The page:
Tvisha is a school teacher from Dharavi who talks about the difference in private and public education in Dharavi, and her experience living there.*
As a Western researcher I stroll through the narrow streets of the slums of Mumbai (most notably those of Dharavi), and find that the keys which would normally allow me to understand this Indian urban reality are missing. I am immediately struck by the astounding population density: 600,000 to 900,000 inhabitants live here on just a few square kilometers, in houses never more than three stories high. I am also fascinated by the tides of human beings, the direct corollary of this density. The architectural and urban morphologies likewise astonish me. First there are the “tool-houses,” which serve a variety of functions. There is also the extreme narrowness of the streets, the spatial organization of neighborhoods around temples and small squares. The sensory experience is not only visual, however; I am also overwhelmed by an abundance of strong smells and the smoke that sting my eyes. Pouring over my photos, notes and observations of the three days I spent discovering Dharavi and other poor areas of Mumbai, a number of thoughts run through my head, and with each a strong dialectical tension—a paradox. Perhaps they are naïve, false, misguided. Undoubtedly so, given that they are full of the candor of my discovery. In any case, I present them here:
In Dharavi, does time exist in any form other than intense immediacy or eternity?
Being a passenger in a rickshaw, one becomes aware – among other things – of how incredibly intense the ‘present’ is in India, emotionally, of course, but also in terms of sheer intensity. By observing how people live in places like Dharavi, we find that this “power of the present” seems to be everywhere, and only opposes that of “intemporality”—as though only the immutable stood in opposition to the present. Time therefore segues between the present moment and permanency. The notions of waiting, of series of activities and tasks seen as a “schedule,” of the future, and of planning in general are not obvious to me. Wandering through the narrow streets and alleys, I am lost in this impression that time does not exist, when suddenly a phone rings or a chance meeting takes place, bringing me from eternity to the now. This immediacy reminds me of the use of cell phones and telecommunications in our Western lifestyles, except that here, browsing and communication essentially take place at the micro-local level, with someone who might only be a block or two away — much like how people communicate at big festivals when they lose track of their friends.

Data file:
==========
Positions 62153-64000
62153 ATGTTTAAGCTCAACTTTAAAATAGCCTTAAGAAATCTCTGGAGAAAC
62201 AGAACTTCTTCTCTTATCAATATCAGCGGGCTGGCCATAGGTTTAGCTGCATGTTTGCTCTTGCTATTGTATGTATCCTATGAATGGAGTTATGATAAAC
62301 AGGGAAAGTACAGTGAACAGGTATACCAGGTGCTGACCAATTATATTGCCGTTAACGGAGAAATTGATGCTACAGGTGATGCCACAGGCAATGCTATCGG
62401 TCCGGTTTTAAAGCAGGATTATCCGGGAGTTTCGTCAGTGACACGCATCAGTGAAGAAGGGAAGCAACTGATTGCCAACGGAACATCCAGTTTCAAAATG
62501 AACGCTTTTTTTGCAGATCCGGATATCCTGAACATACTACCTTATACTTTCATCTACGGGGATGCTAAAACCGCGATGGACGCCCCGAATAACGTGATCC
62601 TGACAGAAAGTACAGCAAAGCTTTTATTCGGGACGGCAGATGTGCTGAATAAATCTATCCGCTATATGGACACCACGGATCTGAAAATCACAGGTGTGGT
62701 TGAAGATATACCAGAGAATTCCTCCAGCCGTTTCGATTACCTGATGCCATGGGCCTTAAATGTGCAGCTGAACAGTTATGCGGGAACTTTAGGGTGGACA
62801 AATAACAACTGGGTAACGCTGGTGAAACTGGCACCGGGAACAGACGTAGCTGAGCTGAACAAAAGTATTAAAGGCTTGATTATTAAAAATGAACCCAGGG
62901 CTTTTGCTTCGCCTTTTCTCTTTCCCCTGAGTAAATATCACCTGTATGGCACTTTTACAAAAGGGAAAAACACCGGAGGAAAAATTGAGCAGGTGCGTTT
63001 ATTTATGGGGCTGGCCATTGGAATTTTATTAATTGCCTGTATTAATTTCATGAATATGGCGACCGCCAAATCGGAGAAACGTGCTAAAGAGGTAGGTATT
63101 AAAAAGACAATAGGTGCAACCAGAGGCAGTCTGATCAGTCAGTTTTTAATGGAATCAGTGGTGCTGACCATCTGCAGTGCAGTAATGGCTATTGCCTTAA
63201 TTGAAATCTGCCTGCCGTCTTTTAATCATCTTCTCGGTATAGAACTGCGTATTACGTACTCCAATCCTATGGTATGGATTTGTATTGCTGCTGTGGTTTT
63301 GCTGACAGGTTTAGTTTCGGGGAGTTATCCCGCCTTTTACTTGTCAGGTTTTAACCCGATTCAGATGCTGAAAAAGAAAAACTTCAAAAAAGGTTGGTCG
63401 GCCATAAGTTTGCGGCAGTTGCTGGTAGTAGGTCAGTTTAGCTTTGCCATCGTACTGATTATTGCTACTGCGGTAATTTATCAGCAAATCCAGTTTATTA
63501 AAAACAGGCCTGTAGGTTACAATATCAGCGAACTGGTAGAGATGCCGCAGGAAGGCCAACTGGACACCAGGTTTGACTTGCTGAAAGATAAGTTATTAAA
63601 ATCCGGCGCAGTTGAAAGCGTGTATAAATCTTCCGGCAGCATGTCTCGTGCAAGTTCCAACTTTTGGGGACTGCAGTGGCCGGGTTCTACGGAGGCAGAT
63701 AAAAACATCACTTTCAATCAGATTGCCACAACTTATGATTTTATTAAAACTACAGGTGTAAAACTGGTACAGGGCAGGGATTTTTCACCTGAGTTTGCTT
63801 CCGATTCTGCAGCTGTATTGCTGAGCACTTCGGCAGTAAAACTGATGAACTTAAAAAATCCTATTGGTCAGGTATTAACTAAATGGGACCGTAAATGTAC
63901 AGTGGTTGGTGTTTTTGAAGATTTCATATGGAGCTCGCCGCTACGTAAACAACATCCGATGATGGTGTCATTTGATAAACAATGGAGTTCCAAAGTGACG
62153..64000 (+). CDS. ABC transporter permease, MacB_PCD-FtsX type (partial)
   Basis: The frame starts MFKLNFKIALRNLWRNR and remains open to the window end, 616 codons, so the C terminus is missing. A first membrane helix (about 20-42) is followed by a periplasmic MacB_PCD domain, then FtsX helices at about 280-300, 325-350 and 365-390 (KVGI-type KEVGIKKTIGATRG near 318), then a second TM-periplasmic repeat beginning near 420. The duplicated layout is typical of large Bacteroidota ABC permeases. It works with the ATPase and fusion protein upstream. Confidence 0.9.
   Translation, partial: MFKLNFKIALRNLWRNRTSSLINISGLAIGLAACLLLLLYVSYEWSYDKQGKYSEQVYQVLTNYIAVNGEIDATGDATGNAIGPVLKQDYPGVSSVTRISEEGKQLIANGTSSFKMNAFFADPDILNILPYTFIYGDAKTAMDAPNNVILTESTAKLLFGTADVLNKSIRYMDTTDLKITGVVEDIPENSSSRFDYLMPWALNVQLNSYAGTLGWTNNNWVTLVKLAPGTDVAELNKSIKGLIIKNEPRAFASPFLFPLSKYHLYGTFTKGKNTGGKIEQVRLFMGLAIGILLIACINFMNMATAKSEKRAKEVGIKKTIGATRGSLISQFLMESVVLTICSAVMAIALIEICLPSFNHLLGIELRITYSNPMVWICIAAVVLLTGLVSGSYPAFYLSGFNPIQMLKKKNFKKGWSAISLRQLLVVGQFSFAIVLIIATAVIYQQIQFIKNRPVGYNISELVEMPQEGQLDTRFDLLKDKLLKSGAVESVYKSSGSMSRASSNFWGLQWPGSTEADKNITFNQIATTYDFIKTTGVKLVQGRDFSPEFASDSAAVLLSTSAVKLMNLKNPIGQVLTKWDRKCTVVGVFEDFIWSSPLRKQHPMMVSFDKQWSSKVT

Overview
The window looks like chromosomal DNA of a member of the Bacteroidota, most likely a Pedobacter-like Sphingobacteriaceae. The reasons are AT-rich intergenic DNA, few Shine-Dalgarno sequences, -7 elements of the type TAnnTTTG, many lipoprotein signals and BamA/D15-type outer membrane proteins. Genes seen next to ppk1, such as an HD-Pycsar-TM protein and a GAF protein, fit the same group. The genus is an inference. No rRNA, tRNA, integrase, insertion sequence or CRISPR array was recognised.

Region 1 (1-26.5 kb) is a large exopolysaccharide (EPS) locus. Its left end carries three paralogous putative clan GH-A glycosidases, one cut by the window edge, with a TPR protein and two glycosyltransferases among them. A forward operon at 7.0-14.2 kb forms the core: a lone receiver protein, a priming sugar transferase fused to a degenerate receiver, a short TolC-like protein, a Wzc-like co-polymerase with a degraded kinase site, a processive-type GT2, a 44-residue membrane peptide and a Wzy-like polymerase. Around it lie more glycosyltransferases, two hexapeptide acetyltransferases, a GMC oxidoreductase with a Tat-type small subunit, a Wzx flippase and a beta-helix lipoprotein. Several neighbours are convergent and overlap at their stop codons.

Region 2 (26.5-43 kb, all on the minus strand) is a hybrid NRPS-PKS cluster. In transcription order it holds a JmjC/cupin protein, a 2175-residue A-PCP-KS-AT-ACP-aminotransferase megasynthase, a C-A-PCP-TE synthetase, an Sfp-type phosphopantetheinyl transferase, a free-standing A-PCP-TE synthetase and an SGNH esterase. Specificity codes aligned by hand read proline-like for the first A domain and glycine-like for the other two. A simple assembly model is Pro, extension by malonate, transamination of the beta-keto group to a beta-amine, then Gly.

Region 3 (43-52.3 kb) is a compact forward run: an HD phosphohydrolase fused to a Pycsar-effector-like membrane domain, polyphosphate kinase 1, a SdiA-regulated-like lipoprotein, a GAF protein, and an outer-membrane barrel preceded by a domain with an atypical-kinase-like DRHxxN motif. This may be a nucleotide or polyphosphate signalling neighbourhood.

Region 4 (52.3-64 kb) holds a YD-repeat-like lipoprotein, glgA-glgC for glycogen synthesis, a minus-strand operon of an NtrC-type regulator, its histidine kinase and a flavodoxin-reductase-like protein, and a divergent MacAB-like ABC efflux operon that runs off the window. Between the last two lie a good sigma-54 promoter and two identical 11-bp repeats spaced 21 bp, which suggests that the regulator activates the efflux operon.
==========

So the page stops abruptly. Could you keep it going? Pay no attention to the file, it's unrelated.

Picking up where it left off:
This feeling of a non-existent future is nonetheless paradoxical. While I have the impression that an unsurpassable present dominates – one that has seemingly trapped the poor areas of Mumbai in a kind of pre-Modernity, I know very well that Indian society is changing, especially with regard to caste system and its role as a social marker. The idea of a better life and upward social mobility is also very present in India. We see evidence of this in the many success stories that fill the columns of weekly newspapers, or the ostentatious nature of the success of certain individuals displayed in the form of extravagant architecture or fancy cars.
All of these points, to me, reveal a paradox, upon which I have pondered: the idea of the future – of the possibility of a future in the short, medium and long term that is neither the very next moment nor the permanence of tradition – socially speaking seems very localized. How to build social cohesion democratically in such a context?
Is Dharavi specifically, and the slums of Mumbai in general, simply “giant houses”?